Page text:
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Active immunization using hand-push emulsification method increases the operator's risk of transcutaneous immunization

Yin, Xiaochen, Zhang, Suli, Zhou, Zhen, Bian, Jingwei, Wu, Ye, Wang, Pengli, Gong, Yulin, Bai, Lina, Hao, Weiwei, Ma, Xinliang, Liu, Huirong
Biochemical and biophysical research communications 2018 v.506 no.4 pp. 970-975
adjuvants, aerosols, angiotensin II, animal models, animals, antigens, autoantibodies, clinical examination, emulsifying, enzyme-linked immunosorbent assay, fur, gloves, immunization, pathogens, permeability, receptors, risk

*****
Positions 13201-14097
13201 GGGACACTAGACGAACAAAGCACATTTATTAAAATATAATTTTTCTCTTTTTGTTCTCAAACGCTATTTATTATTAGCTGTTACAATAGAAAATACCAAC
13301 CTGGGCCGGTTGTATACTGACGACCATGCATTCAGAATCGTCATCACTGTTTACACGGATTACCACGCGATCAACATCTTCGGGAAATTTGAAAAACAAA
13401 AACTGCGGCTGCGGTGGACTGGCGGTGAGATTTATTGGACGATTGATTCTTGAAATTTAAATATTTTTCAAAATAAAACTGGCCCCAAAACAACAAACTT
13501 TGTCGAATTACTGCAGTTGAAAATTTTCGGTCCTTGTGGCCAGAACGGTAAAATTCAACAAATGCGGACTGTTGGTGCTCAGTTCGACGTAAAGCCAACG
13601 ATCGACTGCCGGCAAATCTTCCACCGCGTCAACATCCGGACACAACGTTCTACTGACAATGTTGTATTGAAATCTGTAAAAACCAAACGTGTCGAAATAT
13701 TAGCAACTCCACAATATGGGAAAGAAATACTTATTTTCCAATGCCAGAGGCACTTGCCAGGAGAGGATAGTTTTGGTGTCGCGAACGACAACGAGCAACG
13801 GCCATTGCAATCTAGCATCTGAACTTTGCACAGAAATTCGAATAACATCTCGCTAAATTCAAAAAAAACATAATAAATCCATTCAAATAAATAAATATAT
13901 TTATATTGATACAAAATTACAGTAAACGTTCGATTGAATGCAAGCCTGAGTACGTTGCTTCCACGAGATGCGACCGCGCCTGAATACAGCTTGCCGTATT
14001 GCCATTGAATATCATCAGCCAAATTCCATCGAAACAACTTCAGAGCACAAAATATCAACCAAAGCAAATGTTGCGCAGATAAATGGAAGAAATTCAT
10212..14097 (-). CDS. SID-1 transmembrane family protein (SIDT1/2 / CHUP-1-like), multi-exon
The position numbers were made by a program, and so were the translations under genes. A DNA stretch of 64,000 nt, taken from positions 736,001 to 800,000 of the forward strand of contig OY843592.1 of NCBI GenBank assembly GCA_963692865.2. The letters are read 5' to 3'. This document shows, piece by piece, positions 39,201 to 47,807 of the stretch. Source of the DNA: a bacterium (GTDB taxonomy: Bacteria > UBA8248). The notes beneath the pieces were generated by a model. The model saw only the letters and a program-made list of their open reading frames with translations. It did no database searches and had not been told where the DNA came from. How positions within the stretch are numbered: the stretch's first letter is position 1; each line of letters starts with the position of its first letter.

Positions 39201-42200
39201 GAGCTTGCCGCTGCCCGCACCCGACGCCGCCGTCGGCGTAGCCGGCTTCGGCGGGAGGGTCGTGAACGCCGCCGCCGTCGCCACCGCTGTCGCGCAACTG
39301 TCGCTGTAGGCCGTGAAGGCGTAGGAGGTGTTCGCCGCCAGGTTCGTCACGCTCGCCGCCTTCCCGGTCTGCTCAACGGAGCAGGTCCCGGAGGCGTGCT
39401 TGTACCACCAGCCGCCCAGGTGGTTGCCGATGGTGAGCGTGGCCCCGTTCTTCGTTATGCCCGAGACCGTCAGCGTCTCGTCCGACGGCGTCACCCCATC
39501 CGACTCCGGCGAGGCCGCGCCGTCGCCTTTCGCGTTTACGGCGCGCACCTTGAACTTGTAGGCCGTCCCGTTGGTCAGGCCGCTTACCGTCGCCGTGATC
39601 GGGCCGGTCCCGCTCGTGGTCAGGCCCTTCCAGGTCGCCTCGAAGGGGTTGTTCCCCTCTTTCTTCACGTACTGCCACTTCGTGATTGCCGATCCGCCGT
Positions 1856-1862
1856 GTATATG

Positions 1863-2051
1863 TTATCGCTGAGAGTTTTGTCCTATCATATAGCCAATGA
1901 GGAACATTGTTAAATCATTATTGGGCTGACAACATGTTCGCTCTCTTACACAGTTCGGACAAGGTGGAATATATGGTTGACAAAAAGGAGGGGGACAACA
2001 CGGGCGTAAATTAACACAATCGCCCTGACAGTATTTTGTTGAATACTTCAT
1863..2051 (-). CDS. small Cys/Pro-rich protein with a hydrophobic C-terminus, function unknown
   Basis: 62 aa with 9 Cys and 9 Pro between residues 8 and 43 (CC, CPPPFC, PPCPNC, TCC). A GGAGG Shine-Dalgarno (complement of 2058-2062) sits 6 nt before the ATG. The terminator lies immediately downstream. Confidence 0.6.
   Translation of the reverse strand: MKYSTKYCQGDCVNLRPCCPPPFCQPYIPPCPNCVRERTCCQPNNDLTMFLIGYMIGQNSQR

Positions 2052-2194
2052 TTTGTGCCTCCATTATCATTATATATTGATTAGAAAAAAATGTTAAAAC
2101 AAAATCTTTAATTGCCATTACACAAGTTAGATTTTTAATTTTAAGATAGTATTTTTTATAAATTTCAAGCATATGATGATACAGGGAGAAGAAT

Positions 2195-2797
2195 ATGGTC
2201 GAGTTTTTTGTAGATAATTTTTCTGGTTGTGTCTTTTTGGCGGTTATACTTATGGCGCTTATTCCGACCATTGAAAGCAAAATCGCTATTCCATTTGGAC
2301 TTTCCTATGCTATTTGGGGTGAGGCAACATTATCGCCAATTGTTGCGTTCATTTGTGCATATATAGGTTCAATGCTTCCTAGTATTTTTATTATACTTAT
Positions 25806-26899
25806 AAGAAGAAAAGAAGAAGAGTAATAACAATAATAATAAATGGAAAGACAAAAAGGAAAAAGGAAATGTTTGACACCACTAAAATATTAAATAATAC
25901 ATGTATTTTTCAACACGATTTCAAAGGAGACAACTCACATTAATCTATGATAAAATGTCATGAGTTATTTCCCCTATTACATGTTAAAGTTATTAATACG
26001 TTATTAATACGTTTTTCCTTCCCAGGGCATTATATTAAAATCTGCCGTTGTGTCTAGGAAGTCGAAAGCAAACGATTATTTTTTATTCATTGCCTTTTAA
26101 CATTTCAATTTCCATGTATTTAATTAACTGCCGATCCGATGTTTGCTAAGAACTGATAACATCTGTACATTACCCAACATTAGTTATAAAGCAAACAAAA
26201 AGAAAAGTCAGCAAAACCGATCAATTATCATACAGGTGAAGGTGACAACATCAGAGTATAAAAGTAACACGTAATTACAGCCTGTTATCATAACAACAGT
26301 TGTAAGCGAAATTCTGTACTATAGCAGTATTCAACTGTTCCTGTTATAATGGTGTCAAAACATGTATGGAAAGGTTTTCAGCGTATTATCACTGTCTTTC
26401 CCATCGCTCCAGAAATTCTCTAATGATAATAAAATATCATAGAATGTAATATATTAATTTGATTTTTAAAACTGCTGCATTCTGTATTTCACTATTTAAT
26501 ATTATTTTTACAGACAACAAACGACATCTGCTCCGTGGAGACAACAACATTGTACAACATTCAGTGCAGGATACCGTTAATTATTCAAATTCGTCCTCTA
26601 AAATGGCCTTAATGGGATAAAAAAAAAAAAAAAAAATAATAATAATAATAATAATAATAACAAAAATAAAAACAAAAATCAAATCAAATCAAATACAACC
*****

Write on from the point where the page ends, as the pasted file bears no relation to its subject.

Setting up an animal model by using active immunization methods is a common means of studying immune-related diseases or producing antibodies with high titer and high activities. However, the security during the process of pathogen emulsification remains unclear. In a physical examination, we unexpectedly noticed high levels of angiotensin II type 1 receptor autoantibody (AT1-AA) specific to the immunizing antigen in the sera of some researchers who had participated in setting up active immunization animal models, and we were puzzled about the cause of AT1-AA production. In this study, we intended to investigate whether the emulsified antigen was the source of infection in these researchers, and if so, how to prevent it from occurring.AT1-AA was detected by advanced ELISA method. The participants presented higher levels of AT1-AA compared with non-participants of the same laboratory. This phenomenon remained that some factors during the process of rat model establishment may contribute to AT1-AA production. Animal and glove penetration studies indicated the emulsified antigen infection was attributed to neither aerosol or fur touch nor penetrating through gloves. However, AT1-AA level was largely decreased in the participants after they used an automatic emulsification device. Because of the strong permeability of the adjuvant, we speculated that emulsified antigen might get access to the unprotected skin of the participants accidentally during the immunization process.These results demonstrated that accidental contacts of emulsified antigens may infect researchers during the process of traditional hand-push emulsification, resulting in high specific autoantibody levels, which can be prevented by using appropriate tools.